Recently, I went by my mom’s apartment to pick up her wheelchair. She was in a rehab facility, recovering from a bad fall, and was going home that day. As I worked to get it into the back of my car, I noticed the booster seat my granddaughter Millie uses when she rides with me.
I jokingly said to myself, Hello, my name is Becky Davis and I am a member of the sandwich generation!
Since my daddy died in January of last year, I’ve spent a lot more time with Mom. Dad being gone has definitely been an adjustment for both of us, but it is a privilege to help care for someone who is responsible for who I am today. Trying to provide extra help for her while spending time with my kids and grandkids – and working two jobs – has been a challenge. But my family is a priority for me so it’s worth it.
Mothers and their children have special, and sometimes challenging, relationships. Over the years I’ve learned a few things that can help navigate a path to success. I’d never say my relationships with Mom and my kids are perfect, but we have committed to grow together and enjoy that journey.
My children are very different from each other. I remember walking into my girls’ shared bedroom one time – they were teenagers – looking from one twin bed to another and then to the floor. Jennifer was asleep on her back, her hair laid out evenly on her pillow, her bedding folded neatly under her chin. Sarah was sleeping on her side, drooling on her misshapen pillow, with her bedding screwed into a knot at the foot of her bed and her pajamas thrown on the floor (evidently the room wasn’t cool enough for her). Josh was curled up on the floor in his sleeping bag. He’d pulled it in during the night so he could be with his sisters. Shaking my head I lovingly thought, These are my kids, they love each other to pieces, and could not be more different. How on earth did they each come from the same parents?
I could go on and on about the differences between Mom, me, my kids, and even my grandchildren but I know that mothers everywhere know very well what I’m talking about.
Here’s a typical scenario of the people in our family. We find some random LEGOs on the floor. Here is how each of us would respond:
Mom: Scoot her walker over to the LEGOs, carefully and slowly bend all the way down to the floor to pick them up, place them on her walker tray, scoot over to the closet where she keeps the LEGOs (she bought them from me at a garage sale 20-plus years ago) and, using the same slow, careful stooping method, put them away.
Me: Pick up the LEGOs and put them in the Grandkid LEGO Box in the Grandkid Closet.
Jennifer: Pick up the LEGOs and put each one in the individual container where its respective colored LEGOs belong. One bin for red, one for black and gray, one for white, one for blue, you get the idea.
Sarah: Scoop them up with the little broom and dustpan (the little sweep) and throw them away. Less is more.
Josh: Walk on by – didn’t even notice.
Can you relate?
If you have kids and/or parents, here are some helpful hints to make your relationships healthy, fun and fulfilling:
Look for and appreciate your differences. When we need to plan a family event, we always look to Jennifer to help with the plan, Sarah is great with the menu and décor, Josh comes up with all things fun and creative. Mom thinks of the details we forget, Danny (my husband and their dad) can make anything, and I love games and working with a team. Together, we can pull it off.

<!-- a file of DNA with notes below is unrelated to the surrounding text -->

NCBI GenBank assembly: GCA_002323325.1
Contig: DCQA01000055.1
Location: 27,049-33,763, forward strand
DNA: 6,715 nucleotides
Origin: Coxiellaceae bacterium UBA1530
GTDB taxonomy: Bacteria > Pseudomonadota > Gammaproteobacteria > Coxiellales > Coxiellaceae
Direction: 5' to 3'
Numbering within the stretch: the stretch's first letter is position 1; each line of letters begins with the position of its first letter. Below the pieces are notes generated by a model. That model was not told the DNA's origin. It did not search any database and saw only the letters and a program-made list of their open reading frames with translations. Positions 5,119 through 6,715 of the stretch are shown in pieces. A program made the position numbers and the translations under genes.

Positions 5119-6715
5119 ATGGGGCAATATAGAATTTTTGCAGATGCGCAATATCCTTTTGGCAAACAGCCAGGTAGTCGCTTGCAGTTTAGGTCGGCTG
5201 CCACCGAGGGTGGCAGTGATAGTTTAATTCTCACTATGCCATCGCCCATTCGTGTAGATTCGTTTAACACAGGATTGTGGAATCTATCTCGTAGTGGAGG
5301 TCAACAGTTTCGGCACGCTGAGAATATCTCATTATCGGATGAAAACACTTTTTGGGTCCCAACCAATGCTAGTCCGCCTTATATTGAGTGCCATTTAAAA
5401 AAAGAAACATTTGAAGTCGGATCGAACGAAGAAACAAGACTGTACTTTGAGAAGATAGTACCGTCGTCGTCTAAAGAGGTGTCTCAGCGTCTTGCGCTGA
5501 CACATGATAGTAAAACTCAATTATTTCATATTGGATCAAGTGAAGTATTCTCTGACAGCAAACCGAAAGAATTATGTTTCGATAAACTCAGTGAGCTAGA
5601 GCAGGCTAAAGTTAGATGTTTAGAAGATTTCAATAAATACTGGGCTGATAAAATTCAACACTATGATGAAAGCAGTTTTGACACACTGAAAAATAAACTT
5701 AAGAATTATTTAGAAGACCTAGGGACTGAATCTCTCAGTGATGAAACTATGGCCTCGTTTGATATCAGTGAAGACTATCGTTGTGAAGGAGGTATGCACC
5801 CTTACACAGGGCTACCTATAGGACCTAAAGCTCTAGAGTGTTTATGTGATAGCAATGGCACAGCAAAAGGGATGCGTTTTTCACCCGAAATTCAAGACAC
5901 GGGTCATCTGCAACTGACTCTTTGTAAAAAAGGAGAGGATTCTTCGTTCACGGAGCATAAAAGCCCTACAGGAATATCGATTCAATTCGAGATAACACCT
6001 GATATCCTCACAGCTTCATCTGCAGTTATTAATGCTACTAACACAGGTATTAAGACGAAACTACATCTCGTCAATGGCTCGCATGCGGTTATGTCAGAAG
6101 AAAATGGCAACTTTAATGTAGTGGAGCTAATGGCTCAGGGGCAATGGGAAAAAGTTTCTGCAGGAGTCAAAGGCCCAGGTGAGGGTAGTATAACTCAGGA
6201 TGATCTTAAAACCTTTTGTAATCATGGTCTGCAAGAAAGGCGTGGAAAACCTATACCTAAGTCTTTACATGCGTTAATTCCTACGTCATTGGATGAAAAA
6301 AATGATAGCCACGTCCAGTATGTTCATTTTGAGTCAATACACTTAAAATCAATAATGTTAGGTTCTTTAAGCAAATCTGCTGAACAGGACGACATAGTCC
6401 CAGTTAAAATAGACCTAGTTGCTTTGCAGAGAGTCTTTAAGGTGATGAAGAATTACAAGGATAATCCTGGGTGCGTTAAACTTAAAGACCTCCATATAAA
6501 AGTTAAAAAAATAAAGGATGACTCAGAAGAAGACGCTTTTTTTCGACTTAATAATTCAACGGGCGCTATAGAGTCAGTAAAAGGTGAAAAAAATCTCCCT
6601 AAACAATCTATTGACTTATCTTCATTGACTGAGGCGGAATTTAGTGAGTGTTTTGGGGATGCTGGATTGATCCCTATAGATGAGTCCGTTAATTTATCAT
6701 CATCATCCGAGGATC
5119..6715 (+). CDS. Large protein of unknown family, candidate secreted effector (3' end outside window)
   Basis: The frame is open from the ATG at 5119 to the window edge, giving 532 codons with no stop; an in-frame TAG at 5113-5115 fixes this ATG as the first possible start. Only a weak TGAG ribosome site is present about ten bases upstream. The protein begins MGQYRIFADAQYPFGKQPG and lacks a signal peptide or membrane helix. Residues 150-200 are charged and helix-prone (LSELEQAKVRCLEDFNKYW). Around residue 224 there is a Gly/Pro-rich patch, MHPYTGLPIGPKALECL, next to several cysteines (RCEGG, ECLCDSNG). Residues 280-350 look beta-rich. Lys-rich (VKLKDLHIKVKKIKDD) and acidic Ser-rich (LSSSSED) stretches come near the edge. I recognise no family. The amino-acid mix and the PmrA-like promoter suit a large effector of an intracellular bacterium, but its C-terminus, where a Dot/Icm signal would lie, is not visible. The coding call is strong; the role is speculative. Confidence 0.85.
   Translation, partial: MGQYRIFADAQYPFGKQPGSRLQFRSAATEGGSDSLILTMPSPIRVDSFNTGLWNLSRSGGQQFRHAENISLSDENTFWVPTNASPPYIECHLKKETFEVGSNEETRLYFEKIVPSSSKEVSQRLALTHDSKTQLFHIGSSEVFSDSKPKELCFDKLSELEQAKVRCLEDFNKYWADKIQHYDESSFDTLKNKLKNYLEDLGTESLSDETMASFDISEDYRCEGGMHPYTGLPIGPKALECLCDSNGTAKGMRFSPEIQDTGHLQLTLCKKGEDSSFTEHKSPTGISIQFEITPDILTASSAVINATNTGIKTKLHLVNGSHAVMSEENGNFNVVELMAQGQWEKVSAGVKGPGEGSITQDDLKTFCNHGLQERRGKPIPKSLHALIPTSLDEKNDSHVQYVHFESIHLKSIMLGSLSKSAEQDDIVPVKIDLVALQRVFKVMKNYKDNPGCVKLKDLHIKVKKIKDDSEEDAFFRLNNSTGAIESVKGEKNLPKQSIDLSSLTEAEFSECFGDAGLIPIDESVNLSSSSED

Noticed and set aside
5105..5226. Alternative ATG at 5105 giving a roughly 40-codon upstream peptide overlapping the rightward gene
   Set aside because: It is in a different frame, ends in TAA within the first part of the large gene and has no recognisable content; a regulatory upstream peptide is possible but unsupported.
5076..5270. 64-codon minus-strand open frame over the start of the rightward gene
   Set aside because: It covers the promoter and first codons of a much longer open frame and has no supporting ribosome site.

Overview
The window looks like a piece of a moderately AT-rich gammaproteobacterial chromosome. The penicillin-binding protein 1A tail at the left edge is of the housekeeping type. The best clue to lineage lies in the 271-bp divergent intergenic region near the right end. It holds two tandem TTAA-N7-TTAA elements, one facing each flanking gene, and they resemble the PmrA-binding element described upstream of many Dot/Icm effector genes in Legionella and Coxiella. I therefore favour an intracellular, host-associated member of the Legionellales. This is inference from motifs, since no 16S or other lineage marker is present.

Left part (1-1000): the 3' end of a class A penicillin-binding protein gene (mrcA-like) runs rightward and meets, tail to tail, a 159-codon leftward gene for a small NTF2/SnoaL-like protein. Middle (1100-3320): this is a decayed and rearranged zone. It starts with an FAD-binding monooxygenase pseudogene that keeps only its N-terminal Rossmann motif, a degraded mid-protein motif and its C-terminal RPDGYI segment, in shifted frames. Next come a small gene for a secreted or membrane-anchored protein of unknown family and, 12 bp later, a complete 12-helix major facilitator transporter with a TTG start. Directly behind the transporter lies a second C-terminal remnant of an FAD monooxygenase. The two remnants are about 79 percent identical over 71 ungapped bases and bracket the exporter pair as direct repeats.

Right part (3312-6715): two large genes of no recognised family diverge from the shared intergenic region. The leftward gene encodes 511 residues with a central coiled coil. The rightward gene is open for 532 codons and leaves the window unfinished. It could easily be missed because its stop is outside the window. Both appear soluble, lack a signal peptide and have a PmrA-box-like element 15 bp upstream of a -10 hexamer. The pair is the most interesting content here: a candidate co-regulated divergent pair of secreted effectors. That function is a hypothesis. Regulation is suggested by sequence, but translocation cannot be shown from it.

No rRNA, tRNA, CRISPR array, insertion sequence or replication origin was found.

Purpose to work through difficult seasons. Give each other space, but don't neglect to follow through. There is nothing more important than your relationships.
Be humble. Whether you're the child or the parent, there is always something you can learn from each other. Believe it or not, we never get too old to grow. Why waste the opportunity?
Always listen and be empathetic. Give encouragement liberally and advice only when asked. (I’ve been known to pleadingly say, “I have some really good advice if you're interested.” only to hear back, “No thanks, Mom, I’ve got this.”)
Focus on the strengths and talents of your children and your parents. Encourage and praise them. When appropriate, help them develop simple strategies for shoring up the weaker areas. For example, creative minds sometimes need a very simple way to stay organized and focused.
As your children get older you’ll miss them. Instead of wishing they’d call or come by, call them and invite them for dinner. Be proactive instead of reactive. It works. And it’s super fun!
Spending so much extra time with Mom this past year has highlighted her strengths for me. I’ve learned to appreciate them so much more. She is responsible, tenacious and kind. She does the right thing. Always.
I wonder what the world would be like if families truly celebrated, instead of being frustrated by, the differences in each member. Even small children have so much to offer. Young men and women are creative thinkers and can stretch our minds. Older adults are an amazing wealth of wisdom.
I love being sandwiched between the generations of my family. Through every high and every low there have been things to learn and relationships to strengthen.
Maybe I’m the peanut butter that holds this sandwich together. Maybe you can be, too!
by Becky Davis
An Amarillo native, Becky and her husband, Danny, have raised two daughters and a son – and added two sons-in-law, a daughter-in-law, and seven grandchildren to their family. Becky teaches sewing lessons to kids and adults, and also works as a part-time chaplain with Interim Hospice.